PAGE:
M109 A6 Paladin – 1:35

Self-propelled M109 A6 Paladin

Self-propelled 155mm M109

The M109 is an American self-propelled howitzer, 155 mm, put on the market in the early 1960s. It has been updated many times until the current version is M109 A6 Paladin. It is represented here and used only by the US Army. The M109 series is the most common Western indirect fire support weapon in the mobile brigade of armored and mechanized infantry divisions.

M109 crew consists of a section chief, pilot and three gunners. One gunner points the barrel to the right or left (drift), and assists the gunner to point the barrel up and down (height). The M109 A6 Paladin only needs one gunner and two magazines, for a total of six crew members.

The British Army replaced its M109 with AS-90. Several European armies have replaced or replaced the old M109 with the German PzH 2000. The United States and Switzerland (KAWEST) introduced improvements to M109. With the cancellation of the Crusades, the Paladins will continue to be the leading self-propelled howitzer in the United States in the coming years.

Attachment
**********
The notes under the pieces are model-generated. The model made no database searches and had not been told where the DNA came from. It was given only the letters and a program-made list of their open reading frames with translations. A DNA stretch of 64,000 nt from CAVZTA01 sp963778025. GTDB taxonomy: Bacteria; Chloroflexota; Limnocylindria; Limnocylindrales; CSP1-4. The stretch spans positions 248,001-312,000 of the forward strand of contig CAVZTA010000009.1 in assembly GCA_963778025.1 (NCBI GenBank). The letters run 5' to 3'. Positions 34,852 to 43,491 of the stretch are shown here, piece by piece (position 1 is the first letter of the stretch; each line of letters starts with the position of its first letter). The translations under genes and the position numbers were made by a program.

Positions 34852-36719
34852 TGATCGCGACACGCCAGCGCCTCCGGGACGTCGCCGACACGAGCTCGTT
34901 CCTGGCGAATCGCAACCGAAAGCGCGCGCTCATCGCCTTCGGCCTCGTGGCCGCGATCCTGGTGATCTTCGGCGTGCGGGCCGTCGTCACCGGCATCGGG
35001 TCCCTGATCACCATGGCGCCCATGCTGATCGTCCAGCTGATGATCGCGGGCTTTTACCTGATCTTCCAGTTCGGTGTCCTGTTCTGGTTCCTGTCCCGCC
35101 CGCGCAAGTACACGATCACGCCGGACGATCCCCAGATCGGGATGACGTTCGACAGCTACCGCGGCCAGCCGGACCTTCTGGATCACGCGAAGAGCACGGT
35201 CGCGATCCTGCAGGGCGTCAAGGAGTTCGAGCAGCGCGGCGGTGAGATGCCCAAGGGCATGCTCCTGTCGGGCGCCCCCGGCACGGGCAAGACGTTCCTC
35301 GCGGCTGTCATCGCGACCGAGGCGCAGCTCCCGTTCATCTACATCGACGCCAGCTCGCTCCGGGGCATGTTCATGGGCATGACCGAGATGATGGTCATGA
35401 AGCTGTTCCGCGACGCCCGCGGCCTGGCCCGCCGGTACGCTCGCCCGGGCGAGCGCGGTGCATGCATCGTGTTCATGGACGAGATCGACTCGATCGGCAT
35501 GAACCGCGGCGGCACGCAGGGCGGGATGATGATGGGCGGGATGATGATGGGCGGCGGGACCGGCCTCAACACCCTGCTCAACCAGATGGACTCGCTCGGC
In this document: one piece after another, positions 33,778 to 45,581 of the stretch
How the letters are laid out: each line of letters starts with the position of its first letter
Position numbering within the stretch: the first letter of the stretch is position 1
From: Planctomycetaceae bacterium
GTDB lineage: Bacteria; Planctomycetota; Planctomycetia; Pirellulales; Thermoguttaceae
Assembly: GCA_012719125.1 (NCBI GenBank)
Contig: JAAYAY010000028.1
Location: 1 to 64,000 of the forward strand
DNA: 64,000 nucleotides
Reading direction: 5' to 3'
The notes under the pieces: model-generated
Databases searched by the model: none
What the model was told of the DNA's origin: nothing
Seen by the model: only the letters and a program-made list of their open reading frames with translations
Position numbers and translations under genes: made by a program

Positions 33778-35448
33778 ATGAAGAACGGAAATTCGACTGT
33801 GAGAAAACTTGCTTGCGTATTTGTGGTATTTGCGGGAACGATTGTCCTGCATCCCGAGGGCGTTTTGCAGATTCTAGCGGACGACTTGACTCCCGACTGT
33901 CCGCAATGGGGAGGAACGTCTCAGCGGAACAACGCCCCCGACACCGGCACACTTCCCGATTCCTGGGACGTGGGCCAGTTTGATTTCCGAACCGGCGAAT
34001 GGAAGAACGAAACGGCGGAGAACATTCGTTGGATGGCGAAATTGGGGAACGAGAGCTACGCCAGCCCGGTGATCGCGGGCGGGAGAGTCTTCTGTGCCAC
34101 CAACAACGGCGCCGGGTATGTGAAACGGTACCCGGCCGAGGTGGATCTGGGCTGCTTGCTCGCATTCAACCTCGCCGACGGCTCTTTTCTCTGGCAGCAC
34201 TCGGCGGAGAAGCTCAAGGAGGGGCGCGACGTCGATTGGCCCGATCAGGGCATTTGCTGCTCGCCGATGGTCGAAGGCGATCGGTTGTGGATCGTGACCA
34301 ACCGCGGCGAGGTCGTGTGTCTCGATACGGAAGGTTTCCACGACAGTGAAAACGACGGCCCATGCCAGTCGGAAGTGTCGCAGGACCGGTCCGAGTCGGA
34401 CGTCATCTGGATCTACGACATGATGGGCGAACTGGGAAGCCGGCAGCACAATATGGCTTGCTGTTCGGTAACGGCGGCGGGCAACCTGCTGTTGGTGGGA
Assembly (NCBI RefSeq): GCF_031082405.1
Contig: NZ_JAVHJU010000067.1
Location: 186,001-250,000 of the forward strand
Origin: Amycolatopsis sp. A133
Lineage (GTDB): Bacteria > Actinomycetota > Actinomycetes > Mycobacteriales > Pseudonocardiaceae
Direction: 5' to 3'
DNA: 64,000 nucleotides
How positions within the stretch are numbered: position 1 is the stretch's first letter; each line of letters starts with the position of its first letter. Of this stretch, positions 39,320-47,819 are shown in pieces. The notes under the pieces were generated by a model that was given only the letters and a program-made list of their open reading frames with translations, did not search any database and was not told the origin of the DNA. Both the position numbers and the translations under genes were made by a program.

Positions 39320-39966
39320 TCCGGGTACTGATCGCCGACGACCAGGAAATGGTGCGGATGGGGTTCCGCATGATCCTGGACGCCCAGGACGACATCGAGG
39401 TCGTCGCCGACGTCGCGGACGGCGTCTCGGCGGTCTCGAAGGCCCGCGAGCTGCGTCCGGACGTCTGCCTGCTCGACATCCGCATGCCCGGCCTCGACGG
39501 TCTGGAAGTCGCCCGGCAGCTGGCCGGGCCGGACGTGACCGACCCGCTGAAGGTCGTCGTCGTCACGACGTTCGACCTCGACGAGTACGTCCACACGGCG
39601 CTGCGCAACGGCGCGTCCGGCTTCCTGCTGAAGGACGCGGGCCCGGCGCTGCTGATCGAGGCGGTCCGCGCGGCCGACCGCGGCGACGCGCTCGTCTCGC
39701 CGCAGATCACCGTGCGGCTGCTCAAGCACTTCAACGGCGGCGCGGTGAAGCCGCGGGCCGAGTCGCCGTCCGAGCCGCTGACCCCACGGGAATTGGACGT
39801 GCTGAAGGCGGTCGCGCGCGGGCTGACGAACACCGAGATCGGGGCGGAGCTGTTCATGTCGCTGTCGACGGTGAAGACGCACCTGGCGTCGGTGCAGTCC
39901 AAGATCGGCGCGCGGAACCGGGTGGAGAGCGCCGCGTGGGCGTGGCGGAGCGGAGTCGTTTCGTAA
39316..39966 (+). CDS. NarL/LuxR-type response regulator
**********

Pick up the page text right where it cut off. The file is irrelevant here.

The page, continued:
Self-propelled M109 A6 Paladin

Overall improvement in the areas of survival and weapons. This includes adding armor, redesigning the inner shell (safer) and the arrangement of the fitting mechanism. Engine and suspension upgrades, as well as M284 howitzers and M182A1 drilling rig upgrades. The biggest difference is the integration of a new inertial navigation system, this sensor can detect the status of the main weapon. Encrypted digital communication systems use computer-controlled frequencies to avoid enemy electronic attacks. It also allows the howitzer to send the position and height on the grid on the center of the fire field direction (FDC) of the battery.

In turn, the battery’s fire control center coordinated firing through a battalion or higher FDC. This allows the Paladin to stop and fire in less than 30 seconds. When properly placed, loaded and ready, its accuracy is comparable to previous models. In the best case, this process usually takes a few minutes. Tactically speaking, this allows batteries to be scattered throughout the field in pairs, thereby increasing the service life of the system. This also allows the howitzer to move quickly between shots, or when it is subject to indirect shots, air strikes, or enemy attacks.

Model construction process:
Autor Ronald Barbosa

Ronald Barbosa

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